The birth of biotech
2018 is an important year in the biotechnology calendar, marking anniversaries of ground-breaking areas of research. It also provides an opportunity to review related areas of patent law.
On the 25th July, Louise Brown, the world’s first ‘Test Tube Baby’, will celebrate her 40th Birthday. 1978 also marked the first time a patent application for a human gene was filed in the US, when the University of California filed an application directed to the gene for a human growth hormone. Since 1978, the field of biotechnology has progressed rapidly, and in doing so, presents new challenges to the European Patent Office regarding the patentability of biotechnological subject matter.
In its simplest form biotechnology is the exploitation and manipulation of organisms and genetic material for the development of useful technologies and products. Its origins can be traced back to the late 18th Century, where it was preceded by the field of zymology. This area was dedicated to the study of the biochemical process of fermentation and its industrial application in brewing beer and large-scale production of fermented products. The first UK patent for a biotechnological process (Patent No. GB 178701625) was granted in 1787 for a yeast like composition for use in baking.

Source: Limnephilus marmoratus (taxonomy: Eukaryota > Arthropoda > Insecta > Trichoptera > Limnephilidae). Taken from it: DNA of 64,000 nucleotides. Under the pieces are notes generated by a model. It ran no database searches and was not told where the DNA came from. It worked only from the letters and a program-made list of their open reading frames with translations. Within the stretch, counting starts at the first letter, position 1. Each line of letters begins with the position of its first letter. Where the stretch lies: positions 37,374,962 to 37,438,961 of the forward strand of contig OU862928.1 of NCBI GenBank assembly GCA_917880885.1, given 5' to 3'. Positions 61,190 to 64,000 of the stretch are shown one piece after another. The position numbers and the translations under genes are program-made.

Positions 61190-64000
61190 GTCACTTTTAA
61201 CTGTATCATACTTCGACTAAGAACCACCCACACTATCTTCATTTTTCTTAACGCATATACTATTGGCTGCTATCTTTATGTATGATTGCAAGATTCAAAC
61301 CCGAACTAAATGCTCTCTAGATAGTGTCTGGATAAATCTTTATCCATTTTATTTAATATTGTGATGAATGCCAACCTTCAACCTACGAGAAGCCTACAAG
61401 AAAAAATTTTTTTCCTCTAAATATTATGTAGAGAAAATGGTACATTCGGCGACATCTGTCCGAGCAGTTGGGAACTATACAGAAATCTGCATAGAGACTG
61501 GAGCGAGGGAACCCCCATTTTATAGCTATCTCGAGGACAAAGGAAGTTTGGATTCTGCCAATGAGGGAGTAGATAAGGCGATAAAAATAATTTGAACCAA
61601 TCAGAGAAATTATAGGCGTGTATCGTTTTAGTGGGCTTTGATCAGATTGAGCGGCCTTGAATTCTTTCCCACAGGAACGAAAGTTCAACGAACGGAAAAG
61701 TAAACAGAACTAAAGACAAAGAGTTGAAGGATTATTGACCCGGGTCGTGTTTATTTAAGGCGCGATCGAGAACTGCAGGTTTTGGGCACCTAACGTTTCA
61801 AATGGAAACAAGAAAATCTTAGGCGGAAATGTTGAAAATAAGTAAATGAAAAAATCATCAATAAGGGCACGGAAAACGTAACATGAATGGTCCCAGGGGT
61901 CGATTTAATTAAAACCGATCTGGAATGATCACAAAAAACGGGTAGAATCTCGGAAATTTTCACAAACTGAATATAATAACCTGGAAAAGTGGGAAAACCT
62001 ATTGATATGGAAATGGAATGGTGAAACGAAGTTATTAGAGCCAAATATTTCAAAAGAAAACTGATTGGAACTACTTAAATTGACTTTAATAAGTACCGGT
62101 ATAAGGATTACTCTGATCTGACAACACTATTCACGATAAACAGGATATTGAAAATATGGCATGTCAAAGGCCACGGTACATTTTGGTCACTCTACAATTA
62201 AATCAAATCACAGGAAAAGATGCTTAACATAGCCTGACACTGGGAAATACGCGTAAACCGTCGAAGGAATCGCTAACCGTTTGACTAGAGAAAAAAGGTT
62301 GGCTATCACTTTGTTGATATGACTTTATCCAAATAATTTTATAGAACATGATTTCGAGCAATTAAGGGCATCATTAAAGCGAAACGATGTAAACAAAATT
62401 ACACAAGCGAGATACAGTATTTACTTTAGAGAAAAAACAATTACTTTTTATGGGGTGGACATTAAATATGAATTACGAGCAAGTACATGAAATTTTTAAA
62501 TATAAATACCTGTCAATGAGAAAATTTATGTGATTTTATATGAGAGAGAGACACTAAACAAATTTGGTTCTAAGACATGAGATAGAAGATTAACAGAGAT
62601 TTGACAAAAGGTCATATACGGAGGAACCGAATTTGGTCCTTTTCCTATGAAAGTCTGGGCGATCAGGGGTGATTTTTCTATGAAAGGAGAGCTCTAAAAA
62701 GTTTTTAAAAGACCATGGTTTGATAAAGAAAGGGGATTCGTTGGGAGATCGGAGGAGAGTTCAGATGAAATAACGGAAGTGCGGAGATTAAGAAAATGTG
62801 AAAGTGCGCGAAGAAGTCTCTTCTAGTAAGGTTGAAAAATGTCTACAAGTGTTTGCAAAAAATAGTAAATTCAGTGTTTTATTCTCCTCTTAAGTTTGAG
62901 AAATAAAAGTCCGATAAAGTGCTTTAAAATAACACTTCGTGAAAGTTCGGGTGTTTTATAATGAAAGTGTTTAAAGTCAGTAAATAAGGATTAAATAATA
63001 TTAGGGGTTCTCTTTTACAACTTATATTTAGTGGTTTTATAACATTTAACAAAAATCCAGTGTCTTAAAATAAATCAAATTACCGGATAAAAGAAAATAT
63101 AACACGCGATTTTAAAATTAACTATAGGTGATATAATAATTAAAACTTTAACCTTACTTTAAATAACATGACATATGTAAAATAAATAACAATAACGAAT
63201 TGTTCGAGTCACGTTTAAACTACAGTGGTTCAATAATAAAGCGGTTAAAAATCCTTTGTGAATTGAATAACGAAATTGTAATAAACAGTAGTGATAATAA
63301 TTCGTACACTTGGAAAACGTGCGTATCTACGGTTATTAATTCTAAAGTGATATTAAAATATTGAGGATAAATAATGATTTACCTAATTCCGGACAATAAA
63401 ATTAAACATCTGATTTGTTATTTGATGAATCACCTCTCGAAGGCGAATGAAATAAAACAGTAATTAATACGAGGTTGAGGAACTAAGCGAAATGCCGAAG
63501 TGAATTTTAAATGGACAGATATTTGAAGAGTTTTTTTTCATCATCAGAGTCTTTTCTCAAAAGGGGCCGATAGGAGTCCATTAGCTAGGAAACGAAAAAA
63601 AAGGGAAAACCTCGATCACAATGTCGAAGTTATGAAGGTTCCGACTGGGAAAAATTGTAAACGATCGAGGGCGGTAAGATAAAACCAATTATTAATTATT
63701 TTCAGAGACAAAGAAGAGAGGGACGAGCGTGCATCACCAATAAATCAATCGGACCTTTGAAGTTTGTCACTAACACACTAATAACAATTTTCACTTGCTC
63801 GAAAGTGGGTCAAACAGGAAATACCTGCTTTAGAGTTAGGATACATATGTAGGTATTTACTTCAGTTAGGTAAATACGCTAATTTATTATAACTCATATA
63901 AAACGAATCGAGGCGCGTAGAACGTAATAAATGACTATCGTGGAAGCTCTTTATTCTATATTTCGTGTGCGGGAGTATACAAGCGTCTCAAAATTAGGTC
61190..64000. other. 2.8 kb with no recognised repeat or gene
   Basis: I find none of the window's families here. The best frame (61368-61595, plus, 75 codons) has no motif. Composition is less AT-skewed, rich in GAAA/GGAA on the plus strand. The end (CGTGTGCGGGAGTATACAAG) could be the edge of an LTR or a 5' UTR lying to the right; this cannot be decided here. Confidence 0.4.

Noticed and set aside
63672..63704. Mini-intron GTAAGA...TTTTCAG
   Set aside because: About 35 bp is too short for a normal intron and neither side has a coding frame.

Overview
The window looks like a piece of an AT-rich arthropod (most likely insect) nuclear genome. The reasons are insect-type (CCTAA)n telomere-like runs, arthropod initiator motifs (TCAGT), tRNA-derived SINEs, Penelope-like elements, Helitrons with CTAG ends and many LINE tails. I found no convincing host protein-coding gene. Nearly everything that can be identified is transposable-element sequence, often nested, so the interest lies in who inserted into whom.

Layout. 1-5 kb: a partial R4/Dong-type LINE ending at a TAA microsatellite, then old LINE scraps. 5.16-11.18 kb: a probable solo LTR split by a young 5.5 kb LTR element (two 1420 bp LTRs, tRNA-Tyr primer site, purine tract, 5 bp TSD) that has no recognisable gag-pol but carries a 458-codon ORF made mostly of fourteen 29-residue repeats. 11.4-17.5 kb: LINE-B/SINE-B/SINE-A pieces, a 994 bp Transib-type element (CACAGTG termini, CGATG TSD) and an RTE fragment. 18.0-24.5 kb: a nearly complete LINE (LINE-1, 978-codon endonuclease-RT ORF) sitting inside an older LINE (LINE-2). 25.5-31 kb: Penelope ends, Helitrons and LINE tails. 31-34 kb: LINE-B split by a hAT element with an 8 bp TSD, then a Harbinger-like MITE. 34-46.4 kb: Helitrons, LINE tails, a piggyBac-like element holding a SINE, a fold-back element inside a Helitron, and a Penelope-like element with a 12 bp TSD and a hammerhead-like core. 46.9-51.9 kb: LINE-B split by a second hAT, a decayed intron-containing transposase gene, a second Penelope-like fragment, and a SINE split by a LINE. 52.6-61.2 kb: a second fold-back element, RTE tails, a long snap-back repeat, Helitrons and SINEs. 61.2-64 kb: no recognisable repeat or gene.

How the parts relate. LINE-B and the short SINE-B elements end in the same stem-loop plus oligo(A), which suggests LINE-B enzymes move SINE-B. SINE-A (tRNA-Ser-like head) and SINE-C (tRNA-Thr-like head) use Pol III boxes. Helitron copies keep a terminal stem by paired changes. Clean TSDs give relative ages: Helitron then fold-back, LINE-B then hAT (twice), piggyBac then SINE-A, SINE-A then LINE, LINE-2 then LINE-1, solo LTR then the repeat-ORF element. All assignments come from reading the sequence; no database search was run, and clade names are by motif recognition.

Fast forward to the 1970s and the word biotechnology had very different connotations thanks to the discovery of the double helical structure of DNA in 1953 and the advent of recombinant DNA technology 20 years later. The 1970s saw a surge in research and development
of biotechnological inventions, particularly in the gene technology area (see box 1 for a summary of the most important events).